The best nature photography is a process of elimination. One rule of thumb to should consider using in your work is the way you frame your nature shot. When you are framing a shot, be on the lookout for what does not fit. You probably know what I mean. That telephone line or an ugly rock. Get rid of them. Find an angle that eliminates them from the final shot. Sure, sometimes this is difficult. I have even had someone hold a clump of beach grass in the foreground to hide an unpleasant feature. This way, I could shoot around it. Identify your photo’s main elements and remove all the distractions to distill the final image down to what you see as its essential elements.
Use supporting elements
Once you have a central element and eliminated the clutter, try to find secondary components to support your main subject matter. For example, if you are shooting a small boat tied to a dock at sunrise, wait for that gull to fly into or out of the picture. Don’t be afraid to add some interest. Perhaps you could add a fishing buoy leaning on the piling of the dock, a minnow bucket sitting on the pier, or maybe the silhouette of a boy fishing. You may need to add a point of interest to improve the final image.
Don’t center the subject
The best nature photography is more interesting when the dominate subject is not centered in the frame. That is because when you center the subject, you create the bull’s eye effect. When you do this, it makes it difficult for the viewer’s eyes to easily move around the image.
Watch for crooked horizons
This is my wife’s number one bug-a-boo in my personal photography. Many times, I am in a hurry to get that great shot and pay little attention to the horizon line. All I can say is thank God for Pica by Google. This free photo suite has the most wonderful straightening feature I have ever seen. I keep telling my wife that the bubble level was home in the garage when I took the picture.
While we are discussing the horizon, do not center the horizon right through the middle of the shot. Similar to centering the subject, a centered horizon makes for a boring picture. A 60/40 or 40/60 ratio is usually a good idea.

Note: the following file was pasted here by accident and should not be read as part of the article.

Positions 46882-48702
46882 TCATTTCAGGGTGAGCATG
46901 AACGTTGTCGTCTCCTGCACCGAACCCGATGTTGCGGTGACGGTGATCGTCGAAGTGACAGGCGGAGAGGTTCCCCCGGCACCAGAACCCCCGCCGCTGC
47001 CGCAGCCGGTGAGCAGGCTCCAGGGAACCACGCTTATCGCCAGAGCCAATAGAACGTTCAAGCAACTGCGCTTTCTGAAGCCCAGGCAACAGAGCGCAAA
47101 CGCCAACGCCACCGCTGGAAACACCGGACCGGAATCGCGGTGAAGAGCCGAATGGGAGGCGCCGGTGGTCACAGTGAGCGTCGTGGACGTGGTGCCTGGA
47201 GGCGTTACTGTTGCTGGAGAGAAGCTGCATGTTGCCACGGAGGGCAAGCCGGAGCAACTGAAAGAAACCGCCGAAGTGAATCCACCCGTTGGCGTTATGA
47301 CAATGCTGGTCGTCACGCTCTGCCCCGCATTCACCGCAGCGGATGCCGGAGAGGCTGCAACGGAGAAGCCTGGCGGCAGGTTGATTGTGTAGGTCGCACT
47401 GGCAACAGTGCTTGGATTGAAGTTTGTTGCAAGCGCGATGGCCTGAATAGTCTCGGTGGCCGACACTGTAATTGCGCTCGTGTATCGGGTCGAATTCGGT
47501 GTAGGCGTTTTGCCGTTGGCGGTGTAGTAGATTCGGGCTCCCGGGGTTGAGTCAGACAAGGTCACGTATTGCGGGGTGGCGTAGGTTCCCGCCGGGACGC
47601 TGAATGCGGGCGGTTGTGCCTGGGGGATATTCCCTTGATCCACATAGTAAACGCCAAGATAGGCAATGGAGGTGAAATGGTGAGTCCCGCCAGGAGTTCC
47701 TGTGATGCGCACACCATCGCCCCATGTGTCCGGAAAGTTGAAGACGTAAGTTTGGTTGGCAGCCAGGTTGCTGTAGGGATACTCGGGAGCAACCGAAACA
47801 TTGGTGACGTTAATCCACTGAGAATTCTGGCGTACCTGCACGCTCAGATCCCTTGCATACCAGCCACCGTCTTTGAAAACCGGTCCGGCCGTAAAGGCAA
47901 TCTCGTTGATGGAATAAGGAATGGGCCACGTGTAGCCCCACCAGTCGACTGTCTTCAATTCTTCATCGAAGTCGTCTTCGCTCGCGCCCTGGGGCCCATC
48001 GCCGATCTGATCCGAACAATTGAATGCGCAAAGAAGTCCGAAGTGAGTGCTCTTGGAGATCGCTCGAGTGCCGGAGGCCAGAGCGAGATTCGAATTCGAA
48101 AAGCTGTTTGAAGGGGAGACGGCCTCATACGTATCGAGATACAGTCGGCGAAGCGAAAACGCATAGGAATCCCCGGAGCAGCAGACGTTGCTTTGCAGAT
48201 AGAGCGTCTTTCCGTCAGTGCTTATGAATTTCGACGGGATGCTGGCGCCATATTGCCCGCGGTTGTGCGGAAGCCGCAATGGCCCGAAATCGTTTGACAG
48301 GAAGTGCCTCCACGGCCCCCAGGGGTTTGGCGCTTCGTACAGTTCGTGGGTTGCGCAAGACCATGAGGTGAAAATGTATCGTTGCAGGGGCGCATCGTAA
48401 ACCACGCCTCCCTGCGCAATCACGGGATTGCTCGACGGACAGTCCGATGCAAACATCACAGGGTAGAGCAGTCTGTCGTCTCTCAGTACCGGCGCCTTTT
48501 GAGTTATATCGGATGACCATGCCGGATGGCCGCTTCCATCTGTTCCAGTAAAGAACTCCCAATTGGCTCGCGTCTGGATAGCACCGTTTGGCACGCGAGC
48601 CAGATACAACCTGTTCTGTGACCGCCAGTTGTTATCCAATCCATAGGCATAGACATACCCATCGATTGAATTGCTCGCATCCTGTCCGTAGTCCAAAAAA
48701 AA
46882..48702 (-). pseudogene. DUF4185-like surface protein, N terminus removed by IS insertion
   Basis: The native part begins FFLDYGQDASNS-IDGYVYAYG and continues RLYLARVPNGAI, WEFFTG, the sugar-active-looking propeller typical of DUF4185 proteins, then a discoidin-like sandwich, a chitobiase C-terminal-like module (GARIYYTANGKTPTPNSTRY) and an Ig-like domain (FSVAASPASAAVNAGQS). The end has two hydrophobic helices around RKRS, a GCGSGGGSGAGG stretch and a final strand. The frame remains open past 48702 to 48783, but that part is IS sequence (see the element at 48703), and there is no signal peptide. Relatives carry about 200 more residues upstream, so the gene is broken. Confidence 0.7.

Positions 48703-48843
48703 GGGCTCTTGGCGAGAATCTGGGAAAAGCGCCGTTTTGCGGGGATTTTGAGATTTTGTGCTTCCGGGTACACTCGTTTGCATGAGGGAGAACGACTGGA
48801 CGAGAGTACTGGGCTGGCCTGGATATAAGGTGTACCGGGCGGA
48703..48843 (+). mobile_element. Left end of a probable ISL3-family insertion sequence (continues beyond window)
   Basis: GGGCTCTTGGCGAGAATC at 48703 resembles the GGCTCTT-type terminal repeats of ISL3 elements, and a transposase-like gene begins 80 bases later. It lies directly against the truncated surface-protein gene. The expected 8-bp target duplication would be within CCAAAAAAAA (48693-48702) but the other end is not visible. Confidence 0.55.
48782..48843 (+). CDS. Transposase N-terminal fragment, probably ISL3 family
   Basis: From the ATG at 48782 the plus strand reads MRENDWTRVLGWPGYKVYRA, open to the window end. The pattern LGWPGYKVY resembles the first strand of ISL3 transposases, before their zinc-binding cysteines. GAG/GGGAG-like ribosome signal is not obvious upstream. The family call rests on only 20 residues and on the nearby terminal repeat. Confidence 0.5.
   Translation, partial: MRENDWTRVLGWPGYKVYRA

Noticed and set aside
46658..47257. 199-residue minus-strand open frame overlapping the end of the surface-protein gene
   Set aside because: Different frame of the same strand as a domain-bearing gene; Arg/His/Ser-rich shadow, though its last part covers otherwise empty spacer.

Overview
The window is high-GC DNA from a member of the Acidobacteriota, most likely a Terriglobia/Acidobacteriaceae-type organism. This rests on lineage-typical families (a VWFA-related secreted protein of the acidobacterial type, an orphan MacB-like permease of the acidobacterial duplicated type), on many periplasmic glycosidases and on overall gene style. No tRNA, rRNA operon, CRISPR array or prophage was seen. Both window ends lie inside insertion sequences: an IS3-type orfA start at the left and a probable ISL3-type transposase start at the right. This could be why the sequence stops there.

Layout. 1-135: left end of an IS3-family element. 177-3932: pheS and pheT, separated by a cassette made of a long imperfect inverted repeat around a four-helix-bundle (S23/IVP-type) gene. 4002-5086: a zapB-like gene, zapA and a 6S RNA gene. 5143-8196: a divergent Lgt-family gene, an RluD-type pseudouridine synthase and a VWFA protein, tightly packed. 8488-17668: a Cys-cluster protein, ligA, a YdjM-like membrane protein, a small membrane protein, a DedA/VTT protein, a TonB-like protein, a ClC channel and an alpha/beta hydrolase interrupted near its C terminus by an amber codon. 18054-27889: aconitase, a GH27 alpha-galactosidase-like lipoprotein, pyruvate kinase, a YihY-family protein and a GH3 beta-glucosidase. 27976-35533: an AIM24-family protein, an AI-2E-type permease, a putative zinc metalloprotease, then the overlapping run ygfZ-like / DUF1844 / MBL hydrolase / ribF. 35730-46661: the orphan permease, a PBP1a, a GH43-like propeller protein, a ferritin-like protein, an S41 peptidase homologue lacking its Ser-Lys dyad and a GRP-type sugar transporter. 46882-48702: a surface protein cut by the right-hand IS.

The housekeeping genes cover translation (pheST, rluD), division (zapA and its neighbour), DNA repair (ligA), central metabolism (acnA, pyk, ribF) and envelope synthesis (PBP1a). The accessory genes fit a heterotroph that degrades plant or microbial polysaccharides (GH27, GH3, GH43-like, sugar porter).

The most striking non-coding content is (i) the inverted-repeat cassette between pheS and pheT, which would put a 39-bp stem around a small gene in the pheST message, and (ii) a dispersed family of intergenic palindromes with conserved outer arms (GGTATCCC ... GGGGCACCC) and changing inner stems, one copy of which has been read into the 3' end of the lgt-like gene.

Fill the frame
You should avoid leaving empty space near the edges of the picture’s frame. Of course, like all rules of thumb, this one can and should at times be broken. Sometimes “space” contributes to the composition of the image. It should be your general goal to make your images more engaging by filling the frame with subject matter. This is even truer when you are shooting close-ups of such things as butterflies or flowers. Anything on the fringes of an image that does not contribute to the total scene is a distraction.
Match the orientation to the subject
When the main subject has a vertical orientation, a horizontal orientation will look out-of-place. In photography, there are two orientations: Portrait and Landscape. You need to learn to match your photo’s basic framing orientation with the scene.
Watch your directional perception
Many pictures in nature have some form of directional flow. For example, if your photo includes an animal, there is usually an implied direction to the image. Another subject might contain a tree branch that points strongly in one direction or the other. Streams flow only in one direction; use this to balance your image. For instance, streams flowing toward the camera or diagonally across the frame are usually more interesting than away from you.
It will also be good to remember that the most important feature of directional perception is the need to leave plenty of room in front of the direction’s natural flow. This adds interest and does not allow the views eyes to go out of the frame.
Finally, the optimum way to get that perfect image is to take many, many shots. This will help you to find, which is the very best. My rule of thumb is just one in twenty is worth saving, and merely one in fifty will make the final cut.
Keep on shooting, and I’ll see you on the park!!
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